Results 1 to 8 of 8

Thread: Buffing questions and Polishing Compounds?

  1. #1
    Join Date
    Feb 2009
    Location
    Northeast Georgia
    Posts
    811

    Buffing questions and Polishing Compounds?

    Okay, it's time to get a buffing system together. I'm going to by the 8" beall buffs and mount them on a shop made extension (similar to the hold fast extension) for my chuck with support from my nova live center to be used one at a time. I'm not sure I need three wheels, I'm not sure I want the wax at all, so I don't think the 'system' package is what I need. I'm not waxing pieces that will be handled or in contact with food.

    I know the standard is tripoli followed by white diamond. I know folks will use these on bare wood or finishes or both. But then I read about white diamond leaving white marks/residue on dark wood, I do a lot of walnut bowls. I've also read that some of the liquid plastic polishes are maybe better for film finishes like polyurethane/varnish. I know when I'm making pens with a CA finish I've had very good luck with Behlen's Furniture polish which is basically like liquid car wax, buffing with a blue paper towel wet then dry.

    I'll probably try this polish first and see if it gets me what I want.

    For the folks using the tripoli/white diamond do you then wash the bowl if it's going to be used for food?

    Anyone buffing oil finishes like danish oil or polymerized tung oil? Do the compounds contaminate the finish? I'm guessing without a film finish you risk getting the compound in the pores.

    I don't have any woodcraft/woodworking supplier nearby but I'm headed to Atlanta next week, I'll probably swing by Highlands while I'm there and pick up my buffing stuff. Trying to come up with a shopping list. I hate buying a $18 wheel and paying $12 for shipping.
    Where did I put that?

  2. #2
    I bought my beall buffing system off amazon for around the same price as other places online. My prime got it to my door next day with free shipping. The white diamond depends on how porous the wood is. The white residue isn't being left on the surface it gets stuck in the pours in the surface and can be seen if you know they are there. I had a couple pieces that got the white on it but when i showed the pieces to people that didn't know they were there they didn't notice them. As for the caranuba wax beall says its pharmaceutical grade wax used in pill making. I would think if its used to coat something we swallow it has to be food grade. I bought the kit for $78 that came with motor shaft attachment. I picked up a half horsepower 1800 rpm motor from harbor freight for under $100 with one of there 25% coupons and made a buffing station.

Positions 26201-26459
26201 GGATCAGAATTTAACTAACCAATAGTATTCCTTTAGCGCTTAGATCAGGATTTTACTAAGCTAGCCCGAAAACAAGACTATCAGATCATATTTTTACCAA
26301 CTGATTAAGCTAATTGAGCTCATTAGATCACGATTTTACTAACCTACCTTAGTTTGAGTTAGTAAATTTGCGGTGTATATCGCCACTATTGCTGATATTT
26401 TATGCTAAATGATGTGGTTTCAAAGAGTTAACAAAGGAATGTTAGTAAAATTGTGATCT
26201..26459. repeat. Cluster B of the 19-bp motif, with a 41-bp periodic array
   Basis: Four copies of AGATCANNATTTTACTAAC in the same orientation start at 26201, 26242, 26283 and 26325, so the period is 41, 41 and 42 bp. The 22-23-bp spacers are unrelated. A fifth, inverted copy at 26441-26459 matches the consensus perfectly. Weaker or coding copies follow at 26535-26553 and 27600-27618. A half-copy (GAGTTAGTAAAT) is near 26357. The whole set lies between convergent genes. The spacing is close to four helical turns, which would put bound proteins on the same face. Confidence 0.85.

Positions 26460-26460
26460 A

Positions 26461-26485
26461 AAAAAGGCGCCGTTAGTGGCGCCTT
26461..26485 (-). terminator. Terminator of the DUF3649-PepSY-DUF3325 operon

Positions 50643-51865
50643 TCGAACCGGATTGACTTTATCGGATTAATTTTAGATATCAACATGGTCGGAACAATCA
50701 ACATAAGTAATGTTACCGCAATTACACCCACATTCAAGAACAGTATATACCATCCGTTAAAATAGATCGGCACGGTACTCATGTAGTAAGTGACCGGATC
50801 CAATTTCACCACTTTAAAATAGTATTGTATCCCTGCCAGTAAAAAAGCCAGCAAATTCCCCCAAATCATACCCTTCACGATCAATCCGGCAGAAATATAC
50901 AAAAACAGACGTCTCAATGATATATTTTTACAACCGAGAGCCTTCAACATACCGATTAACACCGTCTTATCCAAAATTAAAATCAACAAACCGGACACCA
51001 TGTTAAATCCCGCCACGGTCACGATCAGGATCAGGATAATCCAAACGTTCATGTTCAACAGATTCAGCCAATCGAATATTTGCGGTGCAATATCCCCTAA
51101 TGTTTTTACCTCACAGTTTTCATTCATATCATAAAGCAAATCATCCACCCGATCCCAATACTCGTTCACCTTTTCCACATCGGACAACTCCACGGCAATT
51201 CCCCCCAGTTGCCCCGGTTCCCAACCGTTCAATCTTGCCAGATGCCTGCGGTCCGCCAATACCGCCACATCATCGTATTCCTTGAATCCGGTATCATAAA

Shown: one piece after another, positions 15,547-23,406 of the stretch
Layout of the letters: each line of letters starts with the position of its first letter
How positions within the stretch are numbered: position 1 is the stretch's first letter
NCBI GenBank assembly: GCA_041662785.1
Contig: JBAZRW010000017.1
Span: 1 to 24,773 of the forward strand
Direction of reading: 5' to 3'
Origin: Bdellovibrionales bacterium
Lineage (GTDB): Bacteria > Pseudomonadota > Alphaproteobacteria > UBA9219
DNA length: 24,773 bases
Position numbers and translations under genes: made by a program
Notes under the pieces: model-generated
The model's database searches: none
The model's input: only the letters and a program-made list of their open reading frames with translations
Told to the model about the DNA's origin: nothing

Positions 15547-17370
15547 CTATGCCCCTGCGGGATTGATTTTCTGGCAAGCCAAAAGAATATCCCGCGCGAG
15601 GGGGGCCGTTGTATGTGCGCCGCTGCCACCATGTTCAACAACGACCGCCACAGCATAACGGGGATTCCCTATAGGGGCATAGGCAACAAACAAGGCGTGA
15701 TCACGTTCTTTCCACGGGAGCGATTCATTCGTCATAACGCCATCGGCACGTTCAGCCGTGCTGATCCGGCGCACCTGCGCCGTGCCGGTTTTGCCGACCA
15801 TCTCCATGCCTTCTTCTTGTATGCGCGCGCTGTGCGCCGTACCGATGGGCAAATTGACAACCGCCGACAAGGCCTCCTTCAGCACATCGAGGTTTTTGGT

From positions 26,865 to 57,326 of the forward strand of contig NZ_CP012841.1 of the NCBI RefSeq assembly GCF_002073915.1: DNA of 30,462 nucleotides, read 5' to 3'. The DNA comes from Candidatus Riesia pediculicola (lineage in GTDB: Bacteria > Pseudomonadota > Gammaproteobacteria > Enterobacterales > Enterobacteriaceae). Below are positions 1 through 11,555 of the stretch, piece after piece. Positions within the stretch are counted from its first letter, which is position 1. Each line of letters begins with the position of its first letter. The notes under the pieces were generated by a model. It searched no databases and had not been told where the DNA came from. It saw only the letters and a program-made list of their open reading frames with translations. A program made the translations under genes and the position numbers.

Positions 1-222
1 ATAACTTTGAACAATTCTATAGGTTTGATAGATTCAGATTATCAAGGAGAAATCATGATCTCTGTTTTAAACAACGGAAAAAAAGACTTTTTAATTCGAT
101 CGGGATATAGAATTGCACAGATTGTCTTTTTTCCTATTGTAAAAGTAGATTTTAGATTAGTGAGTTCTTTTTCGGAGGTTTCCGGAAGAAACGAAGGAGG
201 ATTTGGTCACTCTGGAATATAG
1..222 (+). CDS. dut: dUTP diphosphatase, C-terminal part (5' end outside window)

Attached Images Attached Images

  3. #3
    Join Date
    Oct 2008
    Location
    Kapolei Hawaii
    Posts
    2,763
    Get the Beall system and be done. I found out the hard way there's a lot of different wheels and compounds out there. I'd guess there's at least 5 different tripoli compounds. Got some for metal, plastic, jewelry, face blush, and wood. The metal tripoli is very aggressive and will completely remove finish and deposit that red stuff. Beall has done the research and includes the correct compounds. I wasted lots of time and money buying the wrong stuff. Found out there's a ton of "cotton" wheels...... Most not suited to buffing bowls. Just my $0.02.

  4. #4
    Join Date
    Nov 2006
    Location
    TX, NM or on the road
    Posts
    757
    I had been using Caswell Plating buffing wheels and compounds for a long time, it was good enough for our jewelry making, so whne I just added buffing to my lathe work, I went with what they offered. A greater selection and a staff that deals only with plating and buffing issues. My wheels are mounted on homemade shafts that screw on the spindle of my lathes.

  5. #5
    Join Date
    Feb 2008
    Location
    lufkin tx
    Posts
    1,937
    Decades ago I went to liquid compounds and carnuba waxes made for cars. The wax sticks were tradionly used for metal work and are really too hard and hot for good buffing on wood finishes. Do what the experts do on lacquers and other car finishes and try the liquids--they do not get hot or smear at ll. The white spots you mention are caused by open pores filling with compounds--a good film finish has open pores.

  6. #6
    Join Date
    Feb 2009
    Location
    Northeast Georgia
    Posts
    811
    That’s my holdup on the solid compounds, it seems they are all really meant for metal. The plastic compounds seem to be a better fit. They certainly are for CA glue.

    I’m definitely getting the Beall buffs- but if I only need 1 or 2 buffs, and won’t be using their compounds it makes sense just to buy the replacement buffs and not the entire kit.
    Where did I put that?

  7. #7
    Join Date
    Feb 2008
    Location
    lufkin tx
    Posts
    1,937
    If you can find one I recommend a #2 taper in the headstock hole with a threaded 5/8" shaft on the end. Then why the kit at all. Tap it in with a rubber hammer and the shaft is not in the way and why not two buff wheels on the shaft?

  8. #8
    Join Date
    Sep 2014
    Location
    Strongsville OH
    Posts
    51
    I use all 3 Beall wheels and compounds, on both film finishes and penetrating oils. I am almost always pleased with the results with buffing oil finishes -- WOP, danish and walnut oil. Walnut oil by itself is a matte finish and buffing really makes it shine, and it feels great also. I have not had many instances of the white diamond leaving a residue, even on walnut. I do not believe the compounds are "contaminating the finish"

Posting Permissions

  • You may not post new threads
  • You may not post replies
  • You may not post attachments
  • You may not edit your posts
  •